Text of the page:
The Salt of the Earth
The Japanese are among the world's most enthusiastic consumers of salt. Many components of the national diet, such as miso, soy sauce and tsukemono pickles, are remarkably salty. Nonetheless, even in such a salt-loving nation, only 20 percent of the 8 million tons of salt consumed annually is used for food-related purposes.
What happens to the rest? Industrial users—specifically chlor-alkali manufacturers—actually absorb 80 percent of Japan's salt supply. From salt they produce caustic soda, chlorine and soda ash, which are used in turn to make numerous everyday products. That's why overall Japanese salt consumption works out at 73 kilograms per person per year. With two production sites in Western Australia, Mitsui is ideally situated to serve the Japanese and Asian markets in a timely and economical manner.
Ingredients: Seawater, sunshine and wind.
Whether mined or procured by evaporating seawater, salt was originally used exclusively for food seasoning and preservation. When the chlor-alkali process—electrolyzing salt to produce chlorine and caustic soda—took off on an industrial scale, a massive jump in demand was the result.
Mitsui & Co. is committed to providing people and industry with the key commodities they need. Initially we did this as a trader; increasingly, though, we are acquiring upstream assets in order to ensure a stable supply. In the salt business, we made our first such move in 1973, when we invested in Shark Bay Salt Joint Venture, a solar marine salt field in Western Australia.
The Shark Bay region contains unique plant species, over one-third of Australian bird species (including the six-foot emu) and abundant marine life (including dolphins and a dugong (sea cow) population of around fourteen thousand). Due to its extraordinarily rich flora and fauna, Shark Bay was designated a World Heritage site in 1991.
Because of its protected status, the sea at Shark Bay is unusually pristine. Mitsui uses a natural, non-polluting process to harvest salt there. Gravity draws the seawater from the evaporation ponds to the crystallizer ponds and the powerful Australian sun dries the salt.
The salinity of the seawater in Shark Bay is 50 percent higher than the open sea, while the relative absence of rainfall—particularly cyclones—guarantees stable output. From these perfect conditions comes a mild salt with a hint of sweetness. Shark Bay salt has a loyal following in Japan's food-manufacturing sector, as well as in Taiwan, Korea, the Philippines, Indonesia and Singapore. In 2005, Mitsui made Shark Bay Salt into a wholly owned subsidiary.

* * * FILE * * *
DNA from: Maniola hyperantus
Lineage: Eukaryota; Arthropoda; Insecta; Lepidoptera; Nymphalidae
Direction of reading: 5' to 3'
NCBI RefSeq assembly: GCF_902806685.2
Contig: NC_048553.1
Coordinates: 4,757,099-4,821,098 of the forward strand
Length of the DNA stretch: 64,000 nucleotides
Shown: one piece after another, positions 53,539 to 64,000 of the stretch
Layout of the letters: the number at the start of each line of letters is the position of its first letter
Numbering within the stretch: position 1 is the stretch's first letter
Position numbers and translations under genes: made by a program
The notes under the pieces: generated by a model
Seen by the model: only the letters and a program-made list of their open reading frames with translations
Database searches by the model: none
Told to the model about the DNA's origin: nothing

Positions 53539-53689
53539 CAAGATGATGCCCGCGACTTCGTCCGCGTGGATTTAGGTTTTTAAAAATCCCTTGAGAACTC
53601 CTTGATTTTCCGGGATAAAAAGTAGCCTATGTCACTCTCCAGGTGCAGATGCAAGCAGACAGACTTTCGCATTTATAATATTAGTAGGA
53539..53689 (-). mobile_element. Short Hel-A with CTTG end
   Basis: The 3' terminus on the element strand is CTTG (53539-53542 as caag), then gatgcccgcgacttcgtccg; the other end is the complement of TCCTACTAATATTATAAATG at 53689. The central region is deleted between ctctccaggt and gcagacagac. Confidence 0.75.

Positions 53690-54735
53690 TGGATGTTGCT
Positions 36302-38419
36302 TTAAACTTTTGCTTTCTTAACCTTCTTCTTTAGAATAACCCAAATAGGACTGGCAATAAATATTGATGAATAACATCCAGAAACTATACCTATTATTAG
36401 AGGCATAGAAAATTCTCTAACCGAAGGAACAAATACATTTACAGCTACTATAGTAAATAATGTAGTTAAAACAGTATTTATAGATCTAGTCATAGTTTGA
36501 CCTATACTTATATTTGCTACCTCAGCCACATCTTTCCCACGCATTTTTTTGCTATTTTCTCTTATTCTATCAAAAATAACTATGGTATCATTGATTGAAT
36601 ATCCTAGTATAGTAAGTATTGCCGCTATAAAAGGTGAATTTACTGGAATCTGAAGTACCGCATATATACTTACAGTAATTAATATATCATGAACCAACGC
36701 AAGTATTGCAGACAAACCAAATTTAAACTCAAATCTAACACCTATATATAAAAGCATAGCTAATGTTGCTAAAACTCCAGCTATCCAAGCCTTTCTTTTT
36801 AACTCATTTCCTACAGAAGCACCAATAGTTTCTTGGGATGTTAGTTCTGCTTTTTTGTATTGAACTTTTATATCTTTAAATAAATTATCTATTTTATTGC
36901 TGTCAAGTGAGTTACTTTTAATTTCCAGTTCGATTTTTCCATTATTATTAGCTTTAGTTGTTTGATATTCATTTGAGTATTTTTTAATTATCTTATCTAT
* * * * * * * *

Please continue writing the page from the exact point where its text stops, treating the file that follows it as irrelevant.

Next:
Industrial salt: ingrained in our lives
In 2006, Mitsui acquired a majority interest in Onslow Salt Pty. Situated 550 kilometers north of Shark Bay, the Onslow salt field has an annual capacity of 2.5 million tons, almost double Shark Bay's. Onslow's output is primarily sold to industrial users. Industrial use involves chlor-alkali manufacturers turning salt into chlorine and caustic soda.
We are all familiar with chlorine as a water purifier, but chlorine is also a key ingredient of polyvinyl chloride (PVC) and polyurethane. These are used to make everything from bags and clothes to wallpaper and chairs.
Caustic soda, meanwhile, is a neutralizing agent widely used to clean wastewater at factories or to clean finished goods. It's no exaggeration to say that caustic soda is in use wherever there's a factory chimney to be seen.
Indeed, salt played a key role in the manufacturing process for the PC or mobile device on which you are reading this article, whether as a material in the components or for the cleaning of the semiconductor chips. It is also found in paper, detergent, glass, artificial fibers, artificial leather—even building materials. In some form or another, salt plays an integral part in all our daily lives.
Salt: A bright future
As populations rise and lifestyles improve throughout Asia, Mitsui is doing the groundwork to position Shark Bay salt to meet expanding demand. Then, building on this strong base in Asia, we plan to deliver our high-quality salt to wherever it is wanted globally. Mitsui is proud to be a supplier of this key ingredient to the world.
Posted in May 2015